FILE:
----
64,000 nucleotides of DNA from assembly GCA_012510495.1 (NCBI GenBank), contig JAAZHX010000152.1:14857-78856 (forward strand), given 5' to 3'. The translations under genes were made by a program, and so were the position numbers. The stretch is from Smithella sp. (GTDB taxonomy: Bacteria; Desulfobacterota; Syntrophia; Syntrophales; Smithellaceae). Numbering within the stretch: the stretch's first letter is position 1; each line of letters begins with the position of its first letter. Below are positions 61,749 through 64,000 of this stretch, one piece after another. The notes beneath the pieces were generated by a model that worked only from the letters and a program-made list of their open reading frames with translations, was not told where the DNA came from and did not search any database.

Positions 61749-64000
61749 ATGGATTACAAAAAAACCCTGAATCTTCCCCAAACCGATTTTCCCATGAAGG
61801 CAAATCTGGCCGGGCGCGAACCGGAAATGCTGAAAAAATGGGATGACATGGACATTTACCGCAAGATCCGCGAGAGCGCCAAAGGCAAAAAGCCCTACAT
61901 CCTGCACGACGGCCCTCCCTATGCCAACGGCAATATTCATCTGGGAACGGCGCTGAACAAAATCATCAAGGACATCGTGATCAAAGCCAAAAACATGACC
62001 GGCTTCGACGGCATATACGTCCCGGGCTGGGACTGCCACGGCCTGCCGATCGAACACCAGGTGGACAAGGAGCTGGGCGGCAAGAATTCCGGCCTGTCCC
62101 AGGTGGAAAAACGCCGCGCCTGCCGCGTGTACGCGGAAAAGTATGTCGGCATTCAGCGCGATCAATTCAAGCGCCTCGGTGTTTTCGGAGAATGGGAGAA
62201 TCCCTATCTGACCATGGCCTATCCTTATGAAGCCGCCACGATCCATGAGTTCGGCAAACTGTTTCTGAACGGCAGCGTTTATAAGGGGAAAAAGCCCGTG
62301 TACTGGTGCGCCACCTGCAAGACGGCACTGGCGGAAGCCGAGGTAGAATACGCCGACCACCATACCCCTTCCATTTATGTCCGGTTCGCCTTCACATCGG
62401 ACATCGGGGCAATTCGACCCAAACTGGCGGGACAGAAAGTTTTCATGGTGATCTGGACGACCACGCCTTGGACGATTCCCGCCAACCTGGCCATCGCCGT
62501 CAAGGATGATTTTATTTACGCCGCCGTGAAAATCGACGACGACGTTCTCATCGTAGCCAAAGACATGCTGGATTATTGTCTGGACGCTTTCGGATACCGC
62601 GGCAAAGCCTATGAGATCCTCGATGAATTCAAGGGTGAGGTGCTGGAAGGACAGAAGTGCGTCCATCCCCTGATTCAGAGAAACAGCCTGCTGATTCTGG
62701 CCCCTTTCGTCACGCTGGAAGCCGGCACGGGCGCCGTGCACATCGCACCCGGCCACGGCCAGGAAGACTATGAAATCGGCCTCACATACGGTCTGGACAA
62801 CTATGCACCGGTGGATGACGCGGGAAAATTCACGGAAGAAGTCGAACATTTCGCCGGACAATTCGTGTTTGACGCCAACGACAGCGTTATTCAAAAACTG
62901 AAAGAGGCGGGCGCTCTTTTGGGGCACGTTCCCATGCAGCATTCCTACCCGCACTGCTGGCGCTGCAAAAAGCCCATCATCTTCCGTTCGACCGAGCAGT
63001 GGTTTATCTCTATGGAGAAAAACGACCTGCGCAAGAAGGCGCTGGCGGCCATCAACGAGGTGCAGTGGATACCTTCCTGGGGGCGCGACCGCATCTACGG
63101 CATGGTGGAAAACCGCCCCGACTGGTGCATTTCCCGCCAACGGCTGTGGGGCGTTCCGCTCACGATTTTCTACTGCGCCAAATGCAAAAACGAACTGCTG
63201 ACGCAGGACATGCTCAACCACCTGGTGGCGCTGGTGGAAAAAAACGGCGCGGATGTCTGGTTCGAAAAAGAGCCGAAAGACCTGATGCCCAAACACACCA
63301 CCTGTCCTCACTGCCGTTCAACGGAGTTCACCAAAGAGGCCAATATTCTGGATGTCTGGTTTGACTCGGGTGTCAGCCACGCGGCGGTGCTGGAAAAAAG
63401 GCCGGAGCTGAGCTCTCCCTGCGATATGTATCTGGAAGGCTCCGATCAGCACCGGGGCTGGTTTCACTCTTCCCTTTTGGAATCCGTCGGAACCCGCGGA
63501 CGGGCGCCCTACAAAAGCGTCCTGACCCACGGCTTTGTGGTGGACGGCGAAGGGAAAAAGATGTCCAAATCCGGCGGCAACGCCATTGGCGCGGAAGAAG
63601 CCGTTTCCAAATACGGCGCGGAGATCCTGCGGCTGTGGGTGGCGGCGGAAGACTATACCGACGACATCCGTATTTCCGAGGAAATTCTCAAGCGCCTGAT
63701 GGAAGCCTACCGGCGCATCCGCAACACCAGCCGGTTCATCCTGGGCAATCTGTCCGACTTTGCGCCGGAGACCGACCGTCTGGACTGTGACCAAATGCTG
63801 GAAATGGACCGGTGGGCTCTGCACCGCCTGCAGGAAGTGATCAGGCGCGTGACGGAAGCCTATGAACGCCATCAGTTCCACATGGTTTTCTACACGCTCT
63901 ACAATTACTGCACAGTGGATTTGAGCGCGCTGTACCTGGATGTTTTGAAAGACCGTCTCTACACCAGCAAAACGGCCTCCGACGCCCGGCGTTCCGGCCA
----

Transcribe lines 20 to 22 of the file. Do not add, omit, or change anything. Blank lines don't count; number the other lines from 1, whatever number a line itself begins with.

63401 GCCGGAGCTGAGCTCTCCCTGCGATATGTATCTGGAAGGCTCCGATCAGCACCGGGGCTGGTTTCACTCTTCCCTTTTGGAATCCGTCGGAACCCGCGGA
63501 CGGGCGCCCTACAAAAGCGTCCTGACCCACGGCTTTGTGGTGGACGGCGAAGGGAAAAAGATGTCCAAATCCGGCGGCAACGCCATTGGCGCGGAAGAAG
63601 CCGTTTCCAAATACGGCGCGGAGATCCTGCGGCTGTGGGTGGCGGCGGAAGACTATACCGACGACATCCGTATTTCCGAGGAAATTCTCAAGCGCCTGAT